By Lance Chilton
If you read last week’s column on health and those experiencing homelessness, the following questions will be easy for you; if not, the answers will probably not be surprising:
- Which of the following is associated with being homeless:
- Increased physical illness
- More behavioral health problems
- More substance use disorders
- None of the above
- All of the above
- Which condition leads to which?
- Homelessness leads to increased illness
- Illness leads to increased homelessness
- Both of the above
- Neither of the above
If you answered “all” and “both,” you win.
People who are suffering homelessness rarely win. Speaking with a psychiatric nurse who has long worked with and volunteered to work with people experiencing homelessness (she declined to allow me to use her name), I learned a bit about behavioral health disorders that are very common in that population.
My informant noted the high prevalence of a history of trauma among the people experiencing homelessness that she serves. Many, she said, have had traumatic brain injuries, and many have suffered other forms of trauma throughout their lives. As has been made clear through not-entirely-sympathetic articles in the Albuquerque Journal about Coronado Park, physical, sexual, and emotional violence in a concentrated population of those who are homeless is very common. My informant wanted to be sure that we did not artificially separate substance use disorders from other behavioral health problems. “Substance use disorders are very much behavioral health problems; they may be more difficult to treat than schizophrenia.”
We may think of PTSD – post-traumatic stress disorder – as being related to wartime trauma, but other forms of trauma, such as those faced by a homeless population nearly every day, are equally likely to cause PTSD symptoms. Bipolar disorder, schizophrenia, anxiety disorders, personality disorders and substance use disorders are also much more common than among the general population. People who are homeless have even more difficulty accessing behavioral health care than other New Mexicans (remember ex-governor Susana Martinez’s destruction of our mental health system?), so illnesses worsen despite the best efforts of people like my interviewee.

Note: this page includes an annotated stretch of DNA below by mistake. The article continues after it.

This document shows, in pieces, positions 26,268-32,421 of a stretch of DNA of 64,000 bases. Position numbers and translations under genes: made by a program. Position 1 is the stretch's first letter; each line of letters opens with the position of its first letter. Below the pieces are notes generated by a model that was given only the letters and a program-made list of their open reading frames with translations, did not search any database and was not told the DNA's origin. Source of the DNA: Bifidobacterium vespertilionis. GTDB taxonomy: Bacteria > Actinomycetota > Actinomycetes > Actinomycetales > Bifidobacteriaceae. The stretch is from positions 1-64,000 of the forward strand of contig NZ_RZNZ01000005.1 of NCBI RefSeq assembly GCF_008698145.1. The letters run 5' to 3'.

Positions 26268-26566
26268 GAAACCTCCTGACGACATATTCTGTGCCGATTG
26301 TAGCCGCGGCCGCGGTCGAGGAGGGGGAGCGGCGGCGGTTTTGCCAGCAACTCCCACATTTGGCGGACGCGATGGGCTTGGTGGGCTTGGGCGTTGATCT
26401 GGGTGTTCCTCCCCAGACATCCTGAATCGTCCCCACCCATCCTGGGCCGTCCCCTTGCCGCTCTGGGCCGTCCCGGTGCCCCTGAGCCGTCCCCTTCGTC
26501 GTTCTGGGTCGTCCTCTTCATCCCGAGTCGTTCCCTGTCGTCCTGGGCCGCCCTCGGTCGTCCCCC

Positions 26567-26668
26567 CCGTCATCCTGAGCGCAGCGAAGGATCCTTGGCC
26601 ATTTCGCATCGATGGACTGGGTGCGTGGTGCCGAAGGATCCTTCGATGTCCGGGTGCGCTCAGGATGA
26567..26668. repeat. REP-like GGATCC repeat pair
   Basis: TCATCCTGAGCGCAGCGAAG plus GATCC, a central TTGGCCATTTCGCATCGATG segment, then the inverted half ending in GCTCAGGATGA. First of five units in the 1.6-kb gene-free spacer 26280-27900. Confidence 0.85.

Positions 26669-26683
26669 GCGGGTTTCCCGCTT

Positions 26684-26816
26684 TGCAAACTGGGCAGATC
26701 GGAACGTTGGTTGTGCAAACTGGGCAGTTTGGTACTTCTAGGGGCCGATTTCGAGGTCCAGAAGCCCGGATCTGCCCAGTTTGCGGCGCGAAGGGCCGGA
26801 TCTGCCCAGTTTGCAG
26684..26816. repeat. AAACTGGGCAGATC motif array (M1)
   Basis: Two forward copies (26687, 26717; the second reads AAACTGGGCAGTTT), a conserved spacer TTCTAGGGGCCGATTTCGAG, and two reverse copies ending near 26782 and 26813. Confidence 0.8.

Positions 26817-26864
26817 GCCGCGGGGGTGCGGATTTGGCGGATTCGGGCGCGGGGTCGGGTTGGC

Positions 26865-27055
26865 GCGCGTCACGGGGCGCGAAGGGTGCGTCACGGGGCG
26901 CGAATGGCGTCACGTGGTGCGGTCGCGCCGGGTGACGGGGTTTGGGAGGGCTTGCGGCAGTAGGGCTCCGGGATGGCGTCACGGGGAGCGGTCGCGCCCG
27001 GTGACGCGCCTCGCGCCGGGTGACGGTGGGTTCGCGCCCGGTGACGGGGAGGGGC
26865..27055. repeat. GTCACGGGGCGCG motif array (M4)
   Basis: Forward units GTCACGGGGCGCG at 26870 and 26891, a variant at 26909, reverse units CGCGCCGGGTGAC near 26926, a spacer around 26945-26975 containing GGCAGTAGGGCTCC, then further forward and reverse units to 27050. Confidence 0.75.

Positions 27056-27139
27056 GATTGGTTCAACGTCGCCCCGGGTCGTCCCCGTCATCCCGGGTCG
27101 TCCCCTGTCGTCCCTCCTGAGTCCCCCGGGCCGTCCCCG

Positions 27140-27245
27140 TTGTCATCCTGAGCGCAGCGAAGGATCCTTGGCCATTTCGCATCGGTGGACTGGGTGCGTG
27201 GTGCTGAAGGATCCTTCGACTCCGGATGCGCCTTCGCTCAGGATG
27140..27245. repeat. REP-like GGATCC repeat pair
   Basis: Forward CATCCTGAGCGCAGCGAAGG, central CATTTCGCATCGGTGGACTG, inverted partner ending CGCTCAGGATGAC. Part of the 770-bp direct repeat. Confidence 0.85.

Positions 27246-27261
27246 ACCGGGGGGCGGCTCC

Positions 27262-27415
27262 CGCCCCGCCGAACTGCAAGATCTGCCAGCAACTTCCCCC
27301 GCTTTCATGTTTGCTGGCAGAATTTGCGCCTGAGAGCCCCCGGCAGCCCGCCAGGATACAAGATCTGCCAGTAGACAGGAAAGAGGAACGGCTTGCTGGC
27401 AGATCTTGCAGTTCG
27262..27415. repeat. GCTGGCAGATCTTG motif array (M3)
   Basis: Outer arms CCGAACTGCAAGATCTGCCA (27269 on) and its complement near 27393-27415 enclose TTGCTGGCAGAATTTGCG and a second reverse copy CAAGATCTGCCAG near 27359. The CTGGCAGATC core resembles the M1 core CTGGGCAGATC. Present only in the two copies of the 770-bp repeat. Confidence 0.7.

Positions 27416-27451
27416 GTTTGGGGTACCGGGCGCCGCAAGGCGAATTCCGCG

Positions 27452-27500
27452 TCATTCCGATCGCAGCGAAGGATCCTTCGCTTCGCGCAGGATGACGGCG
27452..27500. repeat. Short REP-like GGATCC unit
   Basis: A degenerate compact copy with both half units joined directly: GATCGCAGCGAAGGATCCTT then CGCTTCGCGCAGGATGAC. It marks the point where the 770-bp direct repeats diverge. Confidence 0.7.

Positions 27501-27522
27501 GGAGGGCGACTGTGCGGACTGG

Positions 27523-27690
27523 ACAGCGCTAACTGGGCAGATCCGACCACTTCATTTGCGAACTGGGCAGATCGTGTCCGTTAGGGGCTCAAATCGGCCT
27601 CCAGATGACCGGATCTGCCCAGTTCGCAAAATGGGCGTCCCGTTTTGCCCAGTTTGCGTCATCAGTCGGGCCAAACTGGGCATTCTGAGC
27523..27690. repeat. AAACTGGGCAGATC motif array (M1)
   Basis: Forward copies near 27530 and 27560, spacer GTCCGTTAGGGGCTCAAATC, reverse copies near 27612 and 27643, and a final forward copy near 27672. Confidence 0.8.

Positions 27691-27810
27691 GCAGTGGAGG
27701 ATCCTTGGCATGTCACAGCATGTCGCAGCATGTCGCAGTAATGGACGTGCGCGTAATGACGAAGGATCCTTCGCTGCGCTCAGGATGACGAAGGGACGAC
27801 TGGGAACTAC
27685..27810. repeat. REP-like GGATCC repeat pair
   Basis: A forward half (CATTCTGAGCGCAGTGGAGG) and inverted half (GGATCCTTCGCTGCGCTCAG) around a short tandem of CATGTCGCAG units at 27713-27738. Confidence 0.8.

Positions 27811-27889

She also feels that our overworked behavioral health system is full of people who do not fully understand or have empathy for their patients who lack permanent homes. Case managers often are unschooled in all that can or must be done to help their unfortunate clients. On their side, people experiencing homelessness often mistrust authority figures like health care practitioners, government agencies, and mental health providers, based both on previous negative experiences and also on shame and stigma surrounding their behavioral health disorders, their possible involvement in illegal activity, and the shunning common among the housed public.
My informant volunteers with a program through the federal SAMHSA (Substance Abuse and Mental Health Services Administration) called SOAR (SSI/SSDI, Outreach, Access, Recovery, where SSI stands for Supplemental Security Income and SSDI for Social Security Disability Insurance), which helps people experiencing homelessness apply for benefits and achieve stability and recovery.
All of those I interviewed for these articles would agree that having a steady income and having stable housing are necessary but not sufficient. They looked with a wary but positive eye at the many innovations brought forward in Albuquerque by the Keller administration, including the Gateway Center services and the teams from Albuquerque Community Safety. More can be done, perhaps on models already in place in such diverse locations as Tucson, Madison (WI), and Seattle.